It is a nice, sunny, 70 degree day. On the way to the driving your car to the park with your child, you decide to stop by the store for a few minutes. Buy a couple of snacks for the park, perhaps. The baby is sleeping in her car or infant seat and you do not want to wake her, so you decide to leave her in the car while you run in and out of the store.
The store’s line is long, or the woman in front of you starts an argument with the cashier, or while you are inside, you see something else you might want to buy.
Soon a quick car stop takes much longer than expected.
The temperature in your car rises to 75, to 80, then 85… It can go up to 90 or 95 degrees. Perhaps the temperature rises in your automobile even faster since you did not leave any windows open. Even though you know you will be only a few yards away, you do not want your car stolen, now do you? Especially with the baby in the car! Even if you did leave the windows open a crack, the temperature will continue to rise.
At this point, your child may be on her way to a heat stroke which can be fatal if left untreated.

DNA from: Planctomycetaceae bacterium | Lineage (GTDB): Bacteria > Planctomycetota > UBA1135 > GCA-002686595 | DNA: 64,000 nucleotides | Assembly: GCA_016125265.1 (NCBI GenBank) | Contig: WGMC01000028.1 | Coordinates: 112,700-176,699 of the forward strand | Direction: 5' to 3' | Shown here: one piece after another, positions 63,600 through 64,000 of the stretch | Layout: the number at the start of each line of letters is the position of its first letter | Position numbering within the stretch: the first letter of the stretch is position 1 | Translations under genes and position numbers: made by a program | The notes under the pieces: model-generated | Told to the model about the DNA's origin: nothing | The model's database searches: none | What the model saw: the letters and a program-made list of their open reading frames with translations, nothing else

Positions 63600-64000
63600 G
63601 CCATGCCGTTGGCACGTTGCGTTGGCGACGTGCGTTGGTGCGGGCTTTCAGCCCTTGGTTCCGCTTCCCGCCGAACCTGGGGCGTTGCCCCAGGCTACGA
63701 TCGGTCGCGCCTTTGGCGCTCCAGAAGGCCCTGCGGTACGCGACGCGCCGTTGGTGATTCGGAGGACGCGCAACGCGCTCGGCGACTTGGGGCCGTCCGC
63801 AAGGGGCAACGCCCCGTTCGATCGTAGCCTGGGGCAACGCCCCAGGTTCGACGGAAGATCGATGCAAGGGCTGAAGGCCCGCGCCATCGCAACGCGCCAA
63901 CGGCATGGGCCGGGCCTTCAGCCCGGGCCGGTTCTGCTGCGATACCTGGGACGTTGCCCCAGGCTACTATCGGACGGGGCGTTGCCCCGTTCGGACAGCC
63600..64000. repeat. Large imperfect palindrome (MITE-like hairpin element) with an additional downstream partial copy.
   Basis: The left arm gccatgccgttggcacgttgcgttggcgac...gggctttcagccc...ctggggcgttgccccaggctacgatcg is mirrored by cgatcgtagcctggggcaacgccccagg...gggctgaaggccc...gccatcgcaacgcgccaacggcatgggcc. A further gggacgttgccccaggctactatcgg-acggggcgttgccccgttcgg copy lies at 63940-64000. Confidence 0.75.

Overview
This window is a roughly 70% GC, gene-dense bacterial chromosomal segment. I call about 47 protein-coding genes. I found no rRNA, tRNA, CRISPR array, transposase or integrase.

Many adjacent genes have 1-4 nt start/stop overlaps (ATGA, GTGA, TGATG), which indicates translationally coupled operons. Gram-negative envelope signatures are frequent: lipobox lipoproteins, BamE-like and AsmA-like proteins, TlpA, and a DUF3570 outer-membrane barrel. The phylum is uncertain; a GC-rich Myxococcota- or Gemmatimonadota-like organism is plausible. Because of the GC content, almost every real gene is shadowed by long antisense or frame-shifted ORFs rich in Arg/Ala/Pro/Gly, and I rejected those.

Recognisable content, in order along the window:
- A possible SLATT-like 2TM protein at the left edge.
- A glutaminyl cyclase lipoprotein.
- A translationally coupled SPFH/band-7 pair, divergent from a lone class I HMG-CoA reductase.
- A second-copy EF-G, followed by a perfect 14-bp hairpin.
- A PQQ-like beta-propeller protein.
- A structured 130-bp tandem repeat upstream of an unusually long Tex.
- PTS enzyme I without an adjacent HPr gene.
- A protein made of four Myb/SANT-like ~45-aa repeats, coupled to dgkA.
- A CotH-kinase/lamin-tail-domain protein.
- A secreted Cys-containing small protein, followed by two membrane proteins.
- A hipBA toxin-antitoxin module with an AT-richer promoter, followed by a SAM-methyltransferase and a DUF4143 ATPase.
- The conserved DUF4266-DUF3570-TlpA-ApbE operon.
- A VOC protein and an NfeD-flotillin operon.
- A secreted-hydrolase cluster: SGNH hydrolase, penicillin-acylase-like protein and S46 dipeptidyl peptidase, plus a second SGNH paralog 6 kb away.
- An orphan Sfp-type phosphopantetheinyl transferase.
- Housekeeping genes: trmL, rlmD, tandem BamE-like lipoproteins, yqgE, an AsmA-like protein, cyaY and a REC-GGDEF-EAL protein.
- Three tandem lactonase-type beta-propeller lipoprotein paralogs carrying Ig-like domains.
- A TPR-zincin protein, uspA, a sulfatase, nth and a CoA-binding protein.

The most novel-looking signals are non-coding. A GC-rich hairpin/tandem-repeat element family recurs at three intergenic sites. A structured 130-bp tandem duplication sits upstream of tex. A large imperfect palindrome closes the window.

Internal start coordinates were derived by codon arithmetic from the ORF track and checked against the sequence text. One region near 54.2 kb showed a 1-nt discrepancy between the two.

Maybe it really was a quick stop, and your child is fine. But maybe something happens and you get held up for any number of reasons. Maybe you thought a 15-20 minute shopping break would be safe enough to leave your baby unattended in a car, as it might have been a real hassle to wake the baby up and take her into the store with you. Well, you are absolutely wrong. Not only is it dangerous and life-threatening for your children, it is also illegal.
In California, under DMV Automobile Code Section 15620, also called “Kaitlyn’s Law,” named after the child who died after being left in a car for over two hours, no child under the age of 6 can be left in a car by him or herself unless someone who is 12 years old or older is there to supervise.
Our car accident lawyers agree with Kaitlyn’s Law wholeheartedly. Not only can one be injured or wrongfully die in a car accident, a child can be killed in an automobile that is sitting still. The law has great intentions, but stops short and could use improvement. For example, what about the children between ages 6 and 12? We also believe that Kaitlyn’s Law needs to be amended to clarify this omission.
We want all car drivers to be aware of the dangers of leaving your children unattended in their car. It should NEVER be done. It is too dangerous and the risk is too high. People MUST stop thinking about convenience, like leaving the baby in the car because you do not want to wake him, over the child’s safety.
Please contact us for a free consultation with an experienced car accident attorney — we speak both English and Spanish — at (800) 655-6585. Click here and you may also submit your case for a Free Review. No fee if no recovery.